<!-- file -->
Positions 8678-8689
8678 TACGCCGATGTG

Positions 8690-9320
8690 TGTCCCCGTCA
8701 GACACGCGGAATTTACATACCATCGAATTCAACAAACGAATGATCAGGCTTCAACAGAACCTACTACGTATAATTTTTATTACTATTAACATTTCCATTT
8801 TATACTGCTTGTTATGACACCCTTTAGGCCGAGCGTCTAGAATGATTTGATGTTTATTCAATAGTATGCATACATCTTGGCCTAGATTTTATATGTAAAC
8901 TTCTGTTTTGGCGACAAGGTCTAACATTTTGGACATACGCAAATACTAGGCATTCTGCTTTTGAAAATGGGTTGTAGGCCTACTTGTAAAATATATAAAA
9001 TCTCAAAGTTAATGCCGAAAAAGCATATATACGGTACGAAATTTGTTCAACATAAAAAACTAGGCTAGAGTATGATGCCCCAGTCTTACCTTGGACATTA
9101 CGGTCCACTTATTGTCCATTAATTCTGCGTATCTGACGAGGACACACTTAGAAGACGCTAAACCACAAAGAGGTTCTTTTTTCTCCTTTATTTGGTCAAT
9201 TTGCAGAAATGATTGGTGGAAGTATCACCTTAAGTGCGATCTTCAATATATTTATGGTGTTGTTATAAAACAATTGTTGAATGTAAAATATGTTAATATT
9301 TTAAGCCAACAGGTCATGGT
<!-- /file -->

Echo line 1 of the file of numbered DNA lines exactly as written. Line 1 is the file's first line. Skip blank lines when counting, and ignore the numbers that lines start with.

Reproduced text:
Positions 8678-8689